Explanation of Position on a Resolution Entitled “Follow-Up to the Second World Assembly on Ageing” and General Statement on Cross-Cutting Issues

Jason Mack
Counselor for Economic and Social Affairs
U.S. Mission to the United Nations
New York, New York
November 13, 2020


We thank the G-77 for its resolution on “Follow-Up to the Second World Assembly on Ageing.” The U.S. is pleased to join consensus on the resolution.

The resolution calls upon member states to act to protect and assist older persons in emergency situations, in accordance with the Madrid Plan of Action and the Sendai Framework (OP 38). We note that these two documents are voluntary, and that there are other documents which also figure in protecting and assisting persons, including older persons, in humanitarian crisis situations. The Guidelines to Protect Migrants Experiencing Conflict or Natural Disaster and the Guiding Principles on Internal Displacement are two prominent examples.

The United States would like to underscore the importance of promoting the Fundamental Principles and Rights at Work for all workers.

We also take this opportunity to make brief but important points of clarification on some of our key priorities for the Third Committee. It is our intention that the following statement applies to action on all agenda items in the Third Committee and we request that it be made part of the official record of the meeting. We will post a non-truncated version online.

Resolutions are non-binding documents that do not create rights or obligations under international law. We do not read resolutions to imply Member States must implement obligations under international instruments to which they are not a party. Moreover, U.S. co-sponsorship of, and our joining of consensus on, resolutions does not imply endorsement.

The United States is leading the global response to COVID-19, having allocated $20.5 billion for the development of vaccines and therapeutics, preparedness efforts, and foreign assistance.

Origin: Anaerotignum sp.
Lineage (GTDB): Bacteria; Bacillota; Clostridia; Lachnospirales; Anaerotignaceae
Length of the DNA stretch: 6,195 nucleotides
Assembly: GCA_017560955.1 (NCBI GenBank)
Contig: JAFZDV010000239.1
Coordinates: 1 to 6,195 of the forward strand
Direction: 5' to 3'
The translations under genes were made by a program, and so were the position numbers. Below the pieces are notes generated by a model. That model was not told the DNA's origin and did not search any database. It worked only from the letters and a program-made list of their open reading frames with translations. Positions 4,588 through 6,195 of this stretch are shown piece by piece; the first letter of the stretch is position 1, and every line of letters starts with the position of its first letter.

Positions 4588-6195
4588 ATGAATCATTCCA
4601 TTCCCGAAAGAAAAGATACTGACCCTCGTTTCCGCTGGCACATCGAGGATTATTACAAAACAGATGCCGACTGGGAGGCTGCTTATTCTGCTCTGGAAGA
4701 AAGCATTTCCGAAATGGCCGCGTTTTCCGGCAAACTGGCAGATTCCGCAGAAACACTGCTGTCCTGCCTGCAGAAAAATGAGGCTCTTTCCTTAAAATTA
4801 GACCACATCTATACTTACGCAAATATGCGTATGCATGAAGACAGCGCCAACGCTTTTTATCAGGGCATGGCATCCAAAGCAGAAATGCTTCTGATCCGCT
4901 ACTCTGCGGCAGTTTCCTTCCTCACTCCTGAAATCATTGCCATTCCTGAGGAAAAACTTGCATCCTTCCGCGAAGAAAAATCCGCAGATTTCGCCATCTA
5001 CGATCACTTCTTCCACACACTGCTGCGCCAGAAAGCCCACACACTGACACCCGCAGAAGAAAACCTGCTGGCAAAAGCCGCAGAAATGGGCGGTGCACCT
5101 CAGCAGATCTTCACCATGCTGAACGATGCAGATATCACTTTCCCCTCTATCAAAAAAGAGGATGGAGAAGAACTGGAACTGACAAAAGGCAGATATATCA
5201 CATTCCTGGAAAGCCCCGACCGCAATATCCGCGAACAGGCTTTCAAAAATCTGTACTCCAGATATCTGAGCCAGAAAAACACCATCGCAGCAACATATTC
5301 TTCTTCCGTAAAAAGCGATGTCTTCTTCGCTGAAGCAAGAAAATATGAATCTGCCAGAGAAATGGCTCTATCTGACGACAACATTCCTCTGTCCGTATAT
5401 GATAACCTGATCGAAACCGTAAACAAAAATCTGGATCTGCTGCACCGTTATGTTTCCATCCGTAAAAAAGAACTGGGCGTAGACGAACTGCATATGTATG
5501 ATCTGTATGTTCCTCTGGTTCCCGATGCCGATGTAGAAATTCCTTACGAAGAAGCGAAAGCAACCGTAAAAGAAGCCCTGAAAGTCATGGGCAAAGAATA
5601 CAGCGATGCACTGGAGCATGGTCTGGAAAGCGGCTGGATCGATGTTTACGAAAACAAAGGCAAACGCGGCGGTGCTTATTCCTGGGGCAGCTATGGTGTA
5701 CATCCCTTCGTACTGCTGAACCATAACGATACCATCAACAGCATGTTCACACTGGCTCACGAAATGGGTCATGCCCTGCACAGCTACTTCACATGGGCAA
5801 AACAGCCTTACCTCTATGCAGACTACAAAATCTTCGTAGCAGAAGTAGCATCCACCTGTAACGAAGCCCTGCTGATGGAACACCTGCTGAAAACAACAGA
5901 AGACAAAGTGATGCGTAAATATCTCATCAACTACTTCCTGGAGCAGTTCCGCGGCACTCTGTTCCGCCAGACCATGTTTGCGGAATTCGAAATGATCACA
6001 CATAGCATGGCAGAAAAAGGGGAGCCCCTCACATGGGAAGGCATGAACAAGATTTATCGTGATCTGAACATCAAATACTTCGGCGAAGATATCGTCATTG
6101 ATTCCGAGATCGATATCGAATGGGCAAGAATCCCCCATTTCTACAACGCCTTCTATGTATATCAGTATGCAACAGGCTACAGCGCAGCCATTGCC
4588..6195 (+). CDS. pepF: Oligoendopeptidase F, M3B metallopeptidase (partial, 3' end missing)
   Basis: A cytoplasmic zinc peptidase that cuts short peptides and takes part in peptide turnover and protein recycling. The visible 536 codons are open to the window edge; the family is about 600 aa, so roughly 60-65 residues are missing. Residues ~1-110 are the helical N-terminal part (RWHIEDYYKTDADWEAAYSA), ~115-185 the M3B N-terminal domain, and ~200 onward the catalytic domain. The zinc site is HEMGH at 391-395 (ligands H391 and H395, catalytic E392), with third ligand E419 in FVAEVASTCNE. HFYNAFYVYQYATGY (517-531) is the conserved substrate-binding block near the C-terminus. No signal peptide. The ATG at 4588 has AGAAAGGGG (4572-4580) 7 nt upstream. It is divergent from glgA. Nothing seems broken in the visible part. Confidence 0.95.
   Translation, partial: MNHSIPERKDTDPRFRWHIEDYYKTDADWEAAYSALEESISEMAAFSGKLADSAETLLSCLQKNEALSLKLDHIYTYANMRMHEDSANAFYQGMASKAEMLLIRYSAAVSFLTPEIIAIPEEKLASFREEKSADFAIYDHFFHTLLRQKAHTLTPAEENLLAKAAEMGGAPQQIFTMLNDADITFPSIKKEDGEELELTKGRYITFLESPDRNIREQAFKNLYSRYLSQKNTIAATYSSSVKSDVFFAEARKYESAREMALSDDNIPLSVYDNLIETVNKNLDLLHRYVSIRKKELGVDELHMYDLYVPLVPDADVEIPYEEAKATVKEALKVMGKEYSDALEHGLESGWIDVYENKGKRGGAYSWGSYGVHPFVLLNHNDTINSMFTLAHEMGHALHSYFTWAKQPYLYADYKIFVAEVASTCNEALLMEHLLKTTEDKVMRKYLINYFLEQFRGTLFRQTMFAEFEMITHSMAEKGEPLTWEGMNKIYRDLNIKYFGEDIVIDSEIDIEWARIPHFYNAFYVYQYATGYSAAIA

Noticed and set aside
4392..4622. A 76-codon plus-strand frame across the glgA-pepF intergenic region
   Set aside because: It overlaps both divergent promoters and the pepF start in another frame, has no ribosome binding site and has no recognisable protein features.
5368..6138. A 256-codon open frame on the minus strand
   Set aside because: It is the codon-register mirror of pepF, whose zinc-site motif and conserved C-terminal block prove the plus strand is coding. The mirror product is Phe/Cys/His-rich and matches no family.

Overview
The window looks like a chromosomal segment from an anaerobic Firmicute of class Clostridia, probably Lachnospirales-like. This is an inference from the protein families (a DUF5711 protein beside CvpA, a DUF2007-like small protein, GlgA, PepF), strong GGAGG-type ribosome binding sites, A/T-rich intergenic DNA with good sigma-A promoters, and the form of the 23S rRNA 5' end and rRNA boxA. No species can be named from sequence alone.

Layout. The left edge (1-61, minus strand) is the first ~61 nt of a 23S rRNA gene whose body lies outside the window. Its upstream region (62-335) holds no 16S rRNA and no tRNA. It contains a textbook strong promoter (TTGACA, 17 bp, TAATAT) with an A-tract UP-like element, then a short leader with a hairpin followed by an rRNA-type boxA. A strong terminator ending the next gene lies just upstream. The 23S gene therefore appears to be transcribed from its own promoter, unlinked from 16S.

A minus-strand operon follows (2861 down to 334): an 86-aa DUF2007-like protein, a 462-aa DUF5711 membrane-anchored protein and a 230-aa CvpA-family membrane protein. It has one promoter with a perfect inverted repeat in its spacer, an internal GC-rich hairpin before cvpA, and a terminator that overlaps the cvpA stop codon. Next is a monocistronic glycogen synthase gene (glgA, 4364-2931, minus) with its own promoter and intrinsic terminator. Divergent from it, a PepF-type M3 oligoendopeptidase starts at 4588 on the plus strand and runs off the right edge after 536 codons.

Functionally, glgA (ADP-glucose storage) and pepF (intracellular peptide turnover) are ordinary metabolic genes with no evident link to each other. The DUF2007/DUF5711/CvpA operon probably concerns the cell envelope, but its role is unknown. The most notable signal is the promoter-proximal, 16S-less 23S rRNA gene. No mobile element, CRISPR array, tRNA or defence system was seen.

Regarding Universal Health Coverage, as was made clear in the 2019 Political Declaration, it is important that each country develop its own approach to Universal Health Coverage.

Consistent with the Geneva Consensus Declaration, the United States is committed to promoting women’s equality and to empowering women and girls. The United States does not consider the outcome documents from the 63rd session of the Commission on the Status of Women to be the product of consensus.

On the International Criminal Court, the United States does not support references to the ICC and the Rome Statute that do not distinguish sufficiently between Parties and Non-Parties or are otherwise inconsistent with U.S. positions.

Consistent with the Geneva Consensus Declaration, we assert that there is no international right to abortion, and that each nation has the sovereign right to legislate its own position on the protection of life at all stages, absent external pressure.

The United States maintains the sovereign right to facilitate or restrict access to its territory, in accordance with our national laws and policies. The United States does not endorse or affirm the Global Compact on Migration or the New York Declaration.

Regarding the 2030 Agenda, we underscore that the 2030 Agenda is a non-binding document that does not create rights or obligations under international law.

On climate change, we note that U.S. withdrawal from the Paris Agreement took effect on November 4, 2020. Therefore, references to the Paris Agreement and climate change are without prejudice to U.S. positions.

The United States believes each Member State has the sovereign right to determine how it conducts trade with other countries. Moreover, it is our view that the UN must respect the independent mandates of other processes and institutions.

In addition, the “right to development” does not have an agreed international meaning. Therefore, we continue to oppose references to this “right.”

The United States is not a Party to the International Covenant on Economic, Social, and Cultural Rights and the rights contained therein are not justiciable in U.S. Courts.

The language in these resolutions does not inform the United States’ understanding of its obligations under the International Covenant on Civil and Political Rights.

Finally, when resolutions call on Member States to strengthen various aspects of education, including curricula, we understand them consistent with our respective federal, state, and local authorities.

Thank you, Chairperson.